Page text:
The proof that Las Vegas has still not quite recovered from the financial collapse almost a decade ago can be seen from the air. The tallest building in the city, the Fontainebleau, remains incomplete and unoccupied right on the Strip, its developers bankrupted in the crash. There are vast parcels of empty land where vintage hotels were bulldozed to make way for luxury developments that never materialized. At the fringes of the city, cul-de-sacs that were eagerly carved out of the desert remain checkerboards of vacant lots and vacant homes.
What can’t be seen from a window seat of an airplane, however, or from a cab leaving the airport, or from a hotel room on the Strip, are the people who have been impacted the most by the city’s economic turmoil. In the last few years, Las Vegas has consistently ranked in the top 10 among large U.S. cities in per-capita homelessness rates, according to a 2016 Housing and Urban Development report, with about 60 percent of its homeless population unsheltered, or living on the streets.
A majority of the city’s homeless residents—72 percent according to the Nevada Homeless Alliance—were not homeless when they first came to town. As a city that lures in 4 million visitors a month, Vegas’s hedonistic image ends up attracting a specific brand of new residents who believe they, too, can strike it rich. “They come to reinvent themselves and think the streets are paved with gold, jobs are plentiful, housing is cheap, money’s flowing, and the living is easy,” says Kathi Thomas-Gibson, manager of community services for the city of Las Vegas. “We have folks who relocate from other places and then realize that is not the case.”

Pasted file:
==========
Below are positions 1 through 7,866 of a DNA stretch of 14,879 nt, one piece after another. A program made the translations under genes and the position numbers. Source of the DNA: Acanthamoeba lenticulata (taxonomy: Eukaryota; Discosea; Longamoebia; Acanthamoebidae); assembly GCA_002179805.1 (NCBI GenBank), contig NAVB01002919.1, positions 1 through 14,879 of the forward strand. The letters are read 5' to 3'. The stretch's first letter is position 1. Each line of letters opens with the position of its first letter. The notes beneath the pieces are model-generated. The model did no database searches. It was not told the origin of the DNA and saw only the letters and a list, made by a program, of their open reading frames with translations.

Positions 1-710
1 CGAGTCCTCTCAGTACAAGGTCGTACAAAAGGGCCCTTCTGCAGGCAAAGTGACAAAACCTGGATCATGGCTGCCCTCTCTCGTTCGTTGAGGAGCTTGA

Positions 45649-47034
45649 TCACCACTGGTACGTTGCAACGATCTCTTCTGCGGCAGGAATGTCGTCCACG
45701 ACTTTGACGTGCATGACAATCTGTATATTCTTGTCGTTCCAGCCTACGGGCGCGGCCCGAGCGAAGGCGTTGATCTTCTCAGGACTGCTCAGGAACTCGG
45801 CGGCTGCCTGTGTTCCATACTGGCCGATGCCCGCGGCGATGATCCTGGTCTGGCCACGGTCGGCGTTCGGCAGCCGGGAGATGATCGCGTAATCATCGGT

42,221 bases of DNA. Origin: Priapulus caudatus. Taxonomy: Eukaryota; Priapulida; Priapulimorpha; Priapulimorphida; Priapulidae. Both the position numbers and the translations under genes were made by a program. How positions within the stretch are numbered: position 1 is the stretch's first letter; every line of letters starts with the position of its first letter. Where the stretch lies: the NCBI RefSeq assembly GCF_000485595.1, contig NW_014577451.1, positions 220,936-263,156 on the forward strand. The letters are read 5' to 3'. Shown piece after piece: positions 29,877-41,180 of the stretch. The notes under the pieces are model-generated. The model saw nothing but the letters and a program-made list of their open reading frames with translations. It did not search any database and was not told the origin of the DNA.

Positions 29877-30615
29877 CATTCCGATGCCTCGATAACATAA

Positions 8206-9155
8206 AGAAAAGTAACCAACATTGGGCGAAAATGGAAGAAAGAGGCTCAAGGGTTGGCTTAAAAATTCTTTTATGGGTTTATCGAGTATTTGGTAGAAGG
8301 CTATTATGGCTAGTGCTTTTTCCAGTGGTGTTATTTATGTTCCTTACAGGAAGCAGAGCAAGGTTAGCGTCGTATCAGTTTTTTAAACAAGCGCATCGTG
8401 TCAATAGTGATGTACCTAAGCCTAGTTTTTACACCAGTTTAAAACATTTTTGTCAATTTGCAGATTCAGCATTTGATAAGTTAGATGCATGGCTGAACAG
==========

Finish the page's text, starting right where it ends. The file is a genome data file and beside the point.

Speculative real estate development is nothing new to the city, but Las Vegas’s most recent cycle of boom and bust hit its residents particularly hard. In the nine years since the real estate market tanked, the counties of Southern Nevada have remained among the top in the nation for foreclosures and repossessions. One in four Vegas homeowners owe more than their home is worth.
There are so many vacant homes—a recent report by the city estimates that in some neighborhoods up to a third of the residences are empty—that squatting has become a viable way to find shelter. Local news channel KTNV has a Squatter Spotters hotline where viewers can report squatters in their neighborhoods.
In 2015, the city released a homelessness strategy that emphasized its commitment to “housing first,” finding people a place to live whether or not they’re employed, sober, or receiving assistance. “Housing is the foundation,” says Thomas-Gibson. “We have to make an absolute commitment to make affordable housing accessible.”